There's been very few laws that I followed closely, but all of them had a direct impact on my life, so I took this seriously. I didn't actually follow laws, but rather legislative processes because I either wanted a change or I was averse to it. In both cases, the object of interest was not a law itself, but its evolution.
You should already know that most laws are hand-crafted patches applied to previous laws. There are virtually no laws that are written from scratch, one notable exception is the constitution. Other laws refer to past laws.
For example, today's law that extends the powers of the Belgian intelligence service is a patch applied to the law that created the service in 1996, and it says literally this:
- Go the the article 3 of the past law and append this extra paragraph
- commit your changes in the legislative branch
- push to the executive branch
If you go and search for the original law, you won't find it that easily, because laws were digitized back to 1998, while the original law dates from 1996. If you are lucky, you'll have free online access to the so-called 'consolidated' version of the law. That is, a version with all the patches applied. However:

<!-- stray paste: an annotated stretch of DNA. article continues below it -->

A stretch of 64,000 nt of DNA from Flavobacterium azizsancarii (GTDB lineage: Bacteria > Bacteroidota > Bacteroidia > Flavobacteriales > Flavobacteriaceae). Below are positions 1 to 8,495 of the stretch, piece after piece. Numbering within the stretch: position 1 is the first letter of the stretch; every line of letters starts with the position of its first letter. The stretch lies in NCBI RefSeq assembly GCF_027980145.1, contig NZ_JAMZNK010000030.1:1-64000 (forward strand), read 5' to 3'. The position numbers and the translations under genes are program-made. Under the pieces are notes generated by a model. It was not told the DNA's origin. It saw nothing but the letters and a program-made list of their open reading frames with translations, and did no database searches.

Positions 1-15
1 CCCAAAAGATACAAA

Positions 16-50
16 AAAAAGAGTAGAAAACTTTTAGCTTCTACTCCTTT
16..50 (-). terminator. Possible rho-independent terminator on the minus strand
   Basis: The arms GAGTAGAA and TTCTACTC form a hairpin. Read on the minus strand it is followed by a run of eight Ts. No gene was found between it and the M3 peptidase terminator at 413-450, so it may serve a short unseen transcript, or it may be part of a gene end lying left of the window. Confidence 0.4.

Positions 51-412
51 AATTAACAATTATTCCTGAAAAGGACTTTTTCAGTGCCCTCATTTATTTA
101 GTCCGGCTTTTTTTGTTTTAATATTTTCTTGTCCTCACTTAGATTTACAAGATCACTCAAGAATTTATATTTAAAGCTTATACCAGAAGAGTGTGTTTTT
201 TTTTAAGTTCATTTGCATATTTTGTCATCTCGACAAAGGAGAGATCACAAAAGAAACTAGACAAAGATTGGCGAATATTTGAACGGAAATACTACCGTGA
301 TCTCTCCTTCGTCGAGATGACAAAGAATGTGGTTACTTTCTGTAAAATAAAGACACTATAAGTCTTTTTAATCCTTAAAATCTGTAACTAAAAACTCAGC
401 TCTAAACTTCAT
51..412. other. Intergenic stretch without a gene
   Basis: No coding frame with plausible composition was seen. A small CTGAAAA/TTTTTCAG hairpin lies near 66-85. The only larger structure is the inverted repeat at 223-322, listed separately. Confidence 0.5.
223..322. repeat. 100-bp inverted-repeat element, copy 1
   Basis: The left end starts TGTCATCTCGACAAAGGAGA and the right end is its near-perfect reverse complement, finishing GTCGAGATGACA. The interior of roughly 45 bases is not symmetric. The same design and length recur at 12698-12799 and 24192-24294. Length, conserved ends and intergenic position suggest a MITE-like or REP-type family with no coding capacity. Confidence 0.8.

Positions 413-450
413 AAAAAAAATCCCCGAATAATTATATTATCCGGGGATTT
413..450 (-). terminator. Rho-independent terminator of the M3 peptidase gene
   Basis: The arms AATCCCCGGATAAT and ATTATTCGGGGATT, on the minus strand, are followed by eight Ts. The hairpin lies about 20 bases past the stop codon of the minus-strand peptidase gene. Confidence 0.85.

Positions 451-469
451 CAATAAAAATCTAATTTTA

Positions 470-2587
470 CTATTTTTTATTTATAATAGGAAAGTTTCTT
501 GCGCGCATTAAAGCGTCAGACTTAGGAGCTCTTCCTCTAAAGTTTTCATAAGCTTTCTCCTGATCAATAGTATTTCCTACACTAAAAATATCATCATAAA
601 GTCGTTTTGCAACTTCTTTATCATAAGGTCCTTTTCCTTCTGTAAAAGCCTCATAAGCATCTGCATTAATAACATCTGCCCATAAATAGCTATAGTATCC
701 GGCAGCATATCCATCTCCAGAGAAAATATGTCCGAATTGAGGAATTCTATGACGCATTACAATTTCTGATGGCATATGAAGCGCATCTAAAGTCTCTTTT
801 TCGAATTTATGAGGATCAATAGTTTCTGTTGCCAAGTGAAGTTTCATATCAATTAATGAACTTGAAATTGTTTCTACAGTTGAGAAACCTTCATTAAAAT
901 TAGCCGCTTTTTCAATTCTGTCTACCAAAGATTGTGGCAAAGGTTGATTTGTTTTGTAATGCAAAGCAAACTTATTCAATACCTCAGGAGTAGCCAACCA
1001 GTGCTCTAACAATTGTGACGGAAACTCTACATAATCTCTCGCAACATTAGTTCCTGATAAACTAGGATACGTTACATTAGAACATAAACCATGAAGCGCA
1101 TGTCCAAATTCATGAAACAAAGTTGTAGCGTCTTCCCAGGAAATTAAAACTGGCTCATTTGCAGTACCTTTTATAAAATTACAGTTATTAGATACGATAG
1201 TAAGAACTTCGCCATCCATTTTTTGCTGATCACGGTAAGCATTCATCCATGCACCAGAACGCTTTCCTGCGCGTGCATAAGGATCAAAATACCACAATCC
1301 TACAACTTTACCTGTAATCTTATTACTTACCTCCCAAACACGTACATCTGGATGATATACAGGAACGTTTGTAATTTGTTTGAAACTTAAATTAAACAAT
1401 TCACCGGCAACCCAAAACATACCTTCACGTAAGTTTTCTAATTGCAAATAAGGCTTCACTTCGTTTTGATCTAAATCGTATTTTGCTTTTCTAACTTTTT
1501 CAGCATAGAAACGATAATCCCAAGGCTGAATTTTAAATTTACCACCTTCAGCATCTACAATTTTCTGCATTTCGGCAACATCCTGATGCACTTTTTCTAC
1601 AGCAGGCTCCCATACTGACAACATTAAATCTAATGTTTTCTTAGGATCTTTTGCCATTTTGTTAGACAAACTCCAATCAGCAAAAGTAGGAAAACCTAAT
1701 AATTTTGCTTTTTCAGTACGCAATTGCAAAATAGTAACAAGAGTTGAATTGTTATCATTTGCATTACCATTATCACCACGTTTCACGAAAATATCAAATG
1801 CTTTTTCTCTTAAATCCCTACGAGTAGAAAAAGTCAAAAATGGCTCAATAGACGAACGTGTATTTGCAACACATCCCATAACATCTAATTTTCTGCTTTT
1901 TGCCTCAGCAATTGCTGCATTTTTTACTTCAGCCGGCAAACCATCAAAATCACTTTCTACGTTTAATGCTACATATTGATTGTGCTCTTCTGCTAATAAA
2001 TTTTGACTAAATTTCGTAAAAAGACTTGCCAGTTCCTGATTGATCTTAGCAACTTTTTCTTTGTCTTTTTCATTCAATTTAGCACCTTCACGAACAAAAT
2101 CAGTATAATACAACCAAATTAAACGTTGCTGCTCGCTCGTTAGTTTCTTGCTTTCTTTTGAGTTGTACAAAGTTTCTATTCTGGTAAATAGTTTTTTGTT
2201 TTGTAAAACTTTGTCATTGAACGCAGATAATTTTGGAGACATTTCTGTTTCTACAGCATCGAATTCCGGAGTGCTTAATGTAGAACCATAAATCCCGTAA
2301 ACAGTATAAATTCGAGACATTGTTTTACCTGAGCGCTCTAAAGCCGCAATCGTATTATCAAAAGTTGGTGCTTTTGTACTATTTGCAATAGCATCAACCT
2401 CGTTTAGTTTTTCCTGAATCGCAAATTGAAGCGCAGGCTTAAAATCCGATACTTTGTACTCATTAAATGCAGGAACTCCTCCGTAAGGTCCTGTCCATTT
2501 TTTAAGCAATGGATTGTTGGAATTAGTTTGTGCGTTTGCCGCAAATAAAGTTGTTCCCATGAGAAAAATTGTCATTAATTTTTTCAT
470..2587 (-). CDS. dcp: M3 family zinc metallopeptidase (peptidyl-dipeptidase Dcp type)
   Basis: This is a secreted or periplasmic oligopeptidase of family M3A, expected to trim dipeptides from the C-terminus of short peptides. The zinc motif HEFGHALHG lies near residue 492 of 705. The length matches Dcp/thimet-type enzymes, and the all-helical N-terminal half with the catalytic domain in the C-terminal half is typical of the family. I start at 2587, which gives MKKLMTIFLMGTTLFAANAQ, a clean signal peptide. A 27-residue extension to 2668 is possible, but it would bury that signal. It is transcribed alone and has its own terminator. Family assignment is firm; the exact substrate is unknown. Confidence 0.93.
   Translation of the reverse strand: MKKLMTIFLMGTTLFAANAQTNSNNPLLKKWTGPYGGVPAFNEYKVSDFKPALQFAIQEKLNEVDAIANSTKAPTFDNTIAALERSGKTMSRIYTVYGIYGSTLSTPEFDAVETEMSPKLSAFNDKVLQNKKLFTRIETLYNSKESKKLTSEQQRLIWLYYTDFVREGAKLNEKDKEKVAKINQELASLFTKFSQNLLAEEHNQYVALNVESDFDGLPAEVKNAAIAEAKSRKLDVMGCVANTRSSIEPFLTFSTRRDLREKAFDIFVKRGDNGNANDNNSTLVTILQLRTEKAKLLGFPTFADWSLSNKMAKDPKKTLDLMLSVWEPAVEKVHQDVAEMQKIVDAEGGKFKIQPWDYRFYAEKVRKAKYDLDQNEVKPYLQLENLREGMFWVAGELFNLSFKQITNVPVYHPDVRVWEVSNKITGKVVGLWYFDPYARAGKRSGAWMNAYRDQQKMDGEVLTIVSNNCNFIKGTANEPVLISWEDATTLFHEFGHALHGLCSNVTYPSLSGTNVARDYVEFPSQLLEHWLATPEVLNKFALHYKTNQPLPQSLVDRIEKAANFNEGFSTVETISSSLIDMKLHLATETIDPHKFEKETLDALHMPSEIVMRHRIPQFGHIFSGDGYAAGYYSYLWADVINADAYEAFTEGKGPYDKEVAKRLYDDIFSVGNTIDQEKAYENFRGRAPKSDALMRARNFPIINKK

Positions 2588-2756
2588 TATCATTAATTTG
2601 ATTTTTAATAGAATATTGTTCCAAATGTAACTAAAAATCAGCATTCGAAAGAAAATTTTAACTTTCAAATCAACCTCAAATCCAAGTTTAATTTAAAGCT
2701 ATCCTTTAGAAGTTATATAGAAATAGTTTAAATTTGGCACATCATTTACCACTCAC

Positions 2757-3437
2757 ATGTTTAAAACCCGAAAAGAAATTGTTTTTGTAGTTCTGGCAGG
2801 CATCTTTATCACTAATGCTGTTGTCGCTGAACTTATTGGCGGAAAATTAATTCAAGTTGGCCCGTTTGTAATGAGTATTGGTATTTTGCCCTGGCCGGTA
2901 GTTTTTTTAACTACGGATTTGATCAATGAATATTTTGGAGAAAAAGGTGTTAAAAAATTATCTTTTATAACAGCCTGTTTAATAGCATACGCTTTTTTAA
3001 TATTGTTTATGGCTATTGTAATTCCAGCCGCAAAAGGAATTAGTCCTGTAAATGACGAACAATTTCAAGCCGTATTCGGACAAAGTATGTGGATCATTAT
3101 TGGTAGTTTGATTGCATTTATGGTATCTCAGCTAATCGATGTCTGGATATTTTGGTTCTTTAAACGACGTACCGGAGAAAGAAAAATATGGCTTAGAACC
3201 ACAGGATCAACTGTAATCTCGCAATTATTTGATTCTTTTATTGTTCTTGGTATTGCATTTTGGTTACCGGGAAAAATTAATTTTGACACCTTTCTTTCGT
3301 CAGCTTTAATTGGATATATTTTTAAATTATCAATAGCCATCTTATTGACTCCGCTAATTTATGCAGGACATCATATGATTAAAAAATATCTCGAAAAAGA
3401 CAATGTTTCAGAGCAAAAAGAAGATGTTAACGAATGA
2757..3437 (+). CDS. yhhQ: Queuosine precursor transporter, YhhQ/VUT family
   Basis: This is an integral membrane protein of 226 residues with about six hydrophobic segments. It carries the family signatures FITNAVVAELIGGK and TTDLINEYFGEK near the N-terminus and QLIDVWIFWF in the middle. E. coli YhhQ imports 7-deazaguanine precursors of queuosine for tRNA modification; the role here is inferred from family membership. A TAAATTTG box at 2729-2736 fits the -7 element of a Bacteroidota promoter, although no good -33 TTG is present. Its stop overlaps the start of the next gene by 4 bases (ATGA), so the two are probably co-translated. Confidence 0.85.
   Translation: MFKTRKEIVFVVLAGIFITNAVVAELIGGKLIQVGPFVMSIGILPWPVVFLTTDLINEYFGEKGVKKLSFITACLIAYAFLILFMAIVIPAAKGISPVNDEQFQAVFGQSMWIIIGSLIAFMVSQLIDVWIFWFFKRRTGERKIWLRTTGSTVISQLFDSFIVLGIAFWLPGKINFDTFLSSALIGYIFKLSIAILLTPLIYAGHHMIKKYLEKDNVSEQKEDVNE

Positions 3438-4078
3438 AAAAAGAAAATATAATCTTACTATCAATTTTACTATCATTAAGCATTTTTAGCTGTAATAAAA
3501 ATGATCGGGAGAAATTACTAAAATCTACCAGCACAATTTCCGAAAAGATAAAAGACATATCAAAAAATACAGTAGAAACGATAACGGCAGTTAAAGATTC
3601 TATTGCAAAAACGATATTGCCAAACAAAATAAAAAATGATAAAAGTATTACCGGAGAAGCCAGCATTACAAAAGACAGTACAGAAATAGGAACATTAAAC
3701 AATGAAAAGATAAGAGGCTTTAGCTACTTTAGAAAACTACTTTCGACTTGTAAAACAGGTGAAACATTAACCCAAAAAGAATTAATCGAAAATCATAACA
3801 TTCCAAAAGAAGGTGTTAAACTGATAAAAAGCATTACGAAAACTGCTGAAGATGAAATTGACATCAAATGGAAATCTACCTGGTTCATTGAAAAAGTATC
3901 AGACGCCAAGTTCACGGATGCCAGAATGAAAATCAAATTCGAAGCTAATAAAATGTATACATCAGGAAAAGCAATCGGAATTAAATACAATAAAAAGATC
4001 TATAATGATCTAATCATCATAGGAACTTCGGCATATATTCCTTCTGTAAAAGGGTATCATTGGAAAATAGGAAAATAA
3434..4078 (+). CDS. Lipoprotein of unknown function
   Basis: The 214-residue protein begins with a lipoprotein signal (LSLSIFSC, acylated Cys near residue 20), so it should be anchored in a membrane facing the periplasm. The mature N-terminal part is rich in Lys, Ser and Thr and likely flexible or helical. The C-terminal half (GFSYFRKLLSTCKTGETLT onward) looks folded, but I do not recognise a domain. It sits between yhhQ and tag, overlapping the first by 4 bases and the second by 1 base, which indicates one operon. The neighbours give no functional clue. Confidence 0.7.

- you usually have to pay to get fast access to consolidated versions
- consolidated versions have no legal value
- if you do not look at patches, you miss the big picture of the legislative process.
So, whenever I had to follow a legislative process, I did as follows:
- get the original law
- manually apply all the patches
- while applying each patch, look at external sources of information, e.g. parliamentary debates and parliamentary questions to understand the stakes and learn the names of stakeholders
- produce the consolidated version together with meta-information on patch authors and political discussions around each patch
I believe that professional lobbyists do exactly the same thing — stitching together pieces of information to reconstruct the legislative process, identify stakeholders and pressure points.
Anything that will make the work described above more transparent and less tedious will add to government transparency and will improve citizen participation.
From what I understand, Akoma Ntoso has no objective to formalize the legislative process, it is just an export format that for making a snapshot of the current legislation. Laws in Akoma Ntoso format can be easily inserted into triple stores and playing with these triple stores can be a reasonable topic for many EU Priorities 2020 projects, but I don't see how Akoma Ntoso and similar projects can solve my problems and I don't see what other real-world problem they can solve.